Stop police militarization and prison expansion, Winnipegger says
Community organizer Matthew Brett pans Winnipeg Police Service's $343K armoured vehicle purchase
The purchase of a $343,000 armoured vehicle by the Winnipeg Police Service is only the latest in a string of terrible decisions by politicians at all levels. Manitoba must turn away from militarizing the police and expanding prisons, focusing instead on building communities through poverty reduction and meaningful employment.
"Do we want no-knock search warrants where police show up with this thing on your front lawn, 12 people with basically machine guns jump out, they kick in your door, and if you're holding something in your hand when they come through the door you could be shot? That's what's happening in the U.S.," Winnipeg criminologist Kevin Walby said. "We're quite a ways behind but we're … at that fork in the road."
This vehicle can be added to the very costly bill for Winnipeg's police helicopter — $3.5 million to purchase and $1.5 million to operate in 2013. Montrealers were furious to learn that it cost more than $2,000 per hour to keep two helicopters in the sky over the student strikes of 2012 for a few days, yet the Winnipeg buzzard is airborne almost nightly in the summer.
The helicopter is a largely useless eyesore that buzzes over city, irritating people enjoying a cool summer evening rather providing safety. The helicopter last made the news because the pilots turned on the loudspeaker accidentally while talking about oral sex.
The real problem, on top of this militarization of the police, is Manitoba's rapidly expanding prison infrastructure. The Auditor General of Manitoba reported that the province has spent $182 million to increase jail capacity and will need another $600 million to meet projected prison population growth.
Increasing spending on prison expansion and militarizing the police does nothing to address the root causes of crime and little to solve the problem.
We must address poverty in a systemic way and that means facing our history of colonialism and the recommendations of the Truth and Reconciliation Commission.
Fortunately, there are existing solutions that need to be scaled up and supported. Necessary first steps would include returning or selling the new armoured vehicle immediately, grounding and selling the police helicopter and immediately stopping all prison expansion in Manitoba.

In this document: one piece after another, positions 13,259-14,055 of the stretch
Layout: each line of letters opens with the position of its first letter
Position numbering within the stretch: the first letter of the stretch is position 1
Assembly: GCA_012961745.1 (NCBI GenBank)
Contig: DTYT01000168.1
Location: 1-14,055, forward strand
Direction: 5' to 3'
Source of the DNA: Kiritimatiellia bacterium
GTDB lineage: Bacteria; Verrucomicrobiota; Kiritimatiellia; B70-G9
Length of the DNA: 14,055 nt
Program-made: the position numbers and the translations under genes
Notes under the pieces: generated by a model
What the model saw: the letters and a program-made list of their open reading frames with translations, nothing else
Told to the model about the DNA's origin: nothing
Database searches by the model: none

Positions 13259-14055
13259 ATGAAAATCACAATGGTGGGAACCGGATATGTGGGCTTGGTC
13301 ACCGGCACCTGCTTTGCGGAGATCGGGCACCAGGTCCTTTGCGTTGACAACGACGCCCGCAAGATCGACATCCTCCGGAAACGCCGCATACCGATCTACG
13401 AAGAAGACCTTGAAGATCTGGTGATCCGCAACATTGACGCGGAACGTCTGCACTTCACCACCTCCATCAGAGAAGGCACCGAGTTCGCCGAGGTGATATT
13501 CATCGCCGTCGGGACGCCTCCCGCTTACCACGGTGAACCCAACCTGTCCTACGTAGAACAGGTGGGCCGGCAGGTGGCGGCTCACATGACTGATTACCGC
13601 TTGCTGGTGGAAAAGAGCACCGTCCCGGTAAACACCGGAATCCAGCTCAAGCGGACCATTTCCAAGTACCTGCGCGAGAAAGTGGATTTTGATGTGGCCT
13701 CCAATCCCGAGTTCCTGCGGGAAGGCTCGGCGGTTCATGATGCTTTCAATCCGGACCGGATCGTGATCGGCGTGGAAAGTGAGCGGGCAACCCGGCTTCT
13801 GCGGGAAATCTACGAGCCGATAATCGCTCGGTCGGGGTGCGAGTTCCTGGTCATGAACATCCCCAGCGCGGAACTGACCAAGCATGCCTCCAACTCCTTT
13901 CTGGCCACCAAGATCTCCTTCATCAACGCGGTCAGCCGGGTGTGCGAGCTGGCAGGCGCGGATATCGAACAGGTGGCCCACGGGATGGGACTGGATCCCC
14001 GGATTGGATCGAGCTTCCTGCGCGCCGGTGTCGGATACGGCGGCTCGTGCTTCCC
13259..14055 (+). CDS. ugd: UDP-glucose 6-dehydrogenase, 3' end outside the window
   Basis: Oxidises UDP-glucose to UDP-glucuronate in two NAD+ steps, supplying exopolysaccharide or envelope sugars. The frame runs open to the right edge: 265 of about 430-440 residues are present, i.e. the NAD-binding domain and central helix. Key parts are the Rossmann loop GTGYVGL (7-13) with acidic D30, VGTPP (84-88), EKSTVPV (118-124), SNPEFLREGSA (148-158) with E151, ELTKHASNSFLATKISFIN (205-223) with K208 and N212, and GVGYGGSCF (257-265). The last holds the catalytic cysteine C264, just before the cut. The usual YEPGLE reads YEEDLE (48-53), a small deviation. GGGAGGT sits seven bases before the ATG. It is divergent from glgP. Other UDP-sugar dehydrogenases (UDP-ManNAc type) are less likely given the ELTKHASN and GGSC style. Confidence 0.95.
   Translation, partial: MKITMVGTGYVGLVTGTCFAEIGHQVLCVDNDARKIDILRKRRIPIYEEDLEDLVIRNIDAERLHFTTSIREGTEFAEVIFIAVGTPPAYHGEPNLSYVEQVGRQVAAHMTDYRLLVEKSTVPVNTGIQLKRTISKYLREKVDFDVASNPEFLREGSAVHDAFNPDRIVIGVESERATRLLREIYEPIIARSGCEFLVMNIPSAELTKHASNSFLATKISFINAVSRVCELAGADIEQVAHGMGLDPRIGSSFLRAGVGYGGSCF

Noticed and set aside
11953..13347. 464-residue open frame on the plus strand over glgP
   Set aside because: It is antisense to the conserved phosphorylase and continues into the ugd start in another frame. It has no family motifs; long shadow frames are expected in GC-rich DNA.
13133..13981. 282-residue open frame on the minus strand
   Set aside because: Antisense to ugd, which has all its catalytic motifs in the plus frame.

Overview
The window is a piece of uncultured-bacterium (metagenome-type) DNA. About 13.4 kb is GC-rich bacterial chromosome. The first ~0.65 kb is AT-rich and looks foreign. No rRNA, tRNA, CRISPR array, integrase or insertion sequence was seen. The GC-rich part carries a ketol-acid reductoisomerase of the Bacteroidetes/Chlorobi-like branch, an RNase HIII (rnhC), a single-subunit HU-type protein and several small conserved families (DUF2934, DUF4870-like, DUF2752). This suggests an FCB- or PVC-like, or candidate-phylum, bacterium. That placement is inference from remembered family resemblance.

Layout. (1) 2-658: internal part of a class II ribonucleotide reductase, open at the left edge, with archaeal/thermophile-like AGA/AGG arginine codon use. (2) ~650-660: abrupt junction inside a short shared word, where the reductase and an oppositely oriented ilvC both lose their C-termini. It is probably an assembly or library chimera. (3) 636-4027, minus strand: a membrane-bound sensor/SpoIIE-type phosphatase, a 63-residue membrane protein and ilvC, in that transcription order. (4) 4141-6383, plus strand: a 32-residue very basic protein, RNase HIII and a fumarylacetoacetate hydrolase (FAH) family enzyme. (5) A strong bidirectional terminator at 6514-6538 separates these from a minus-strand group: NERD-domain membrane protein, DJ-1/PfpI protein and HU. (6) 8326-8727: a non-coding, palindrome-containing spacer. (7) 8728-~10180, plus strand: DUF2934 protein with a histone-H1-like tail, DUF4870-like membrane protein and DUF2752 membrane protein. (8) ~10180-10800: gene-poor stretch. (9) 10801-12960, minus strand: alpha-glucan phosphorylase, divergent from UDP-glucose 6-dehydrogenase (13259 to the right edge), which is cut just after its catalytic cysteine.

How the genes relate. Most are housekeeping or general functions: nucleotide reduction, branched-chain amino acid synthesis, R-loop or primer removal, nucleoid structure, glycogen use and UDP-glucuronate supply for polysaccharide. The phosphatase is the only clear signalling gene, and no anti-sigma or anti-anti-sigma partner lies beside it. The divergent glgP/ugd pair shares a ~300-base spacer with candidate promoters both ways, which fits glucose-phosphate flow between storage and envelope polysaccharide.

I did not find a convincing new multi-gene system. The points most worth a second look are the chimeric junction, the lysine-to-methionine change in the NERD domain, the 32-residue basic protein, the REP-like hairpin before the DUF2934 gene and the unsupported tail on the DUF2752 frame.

The savings generated from these steps alone would allow for a massive infusion in poverty reduction strategies. Where would that money go? A motion put forward by Manitoba Green Retrofit at the Community Economic Development Network Manitoba policy summit just weeks ago calls on the province to tackle poverty and to offer employment to appropriate offenders, working on retrofitting homes, municipal and provincial contract work and building sustainable infrastructure.
Opportunity to change course
This alternative comes at a fraction of the cost of incarceration, resulting in millions of saved dollars that could be redirected toward poverty reduction and breaking the cycle of repeat offenders.
The province, city and municipalities are at a turning point, with the Canadian Centre for Policy Alternatives releasing their State of the Inner City Report 2015 this week, followed shortly by the Make Poverty History provincial campaign launch on Dec. 15.
The province and society has an opportunity to change course. We can either continue to militarize the police and expand our prisons, or we can address the root causes of crime by tackling poverty and offering meaningful livelihoods to marginalized populations.
The provincial New Democrats, with all their serious faults, belong to the party most receptive to this course of action. But it will take a groundswell of support to shift our culture away from policing and prisons toward poverty reduction and social development.
Matthew Brett is a community organizer based in Winnipeg.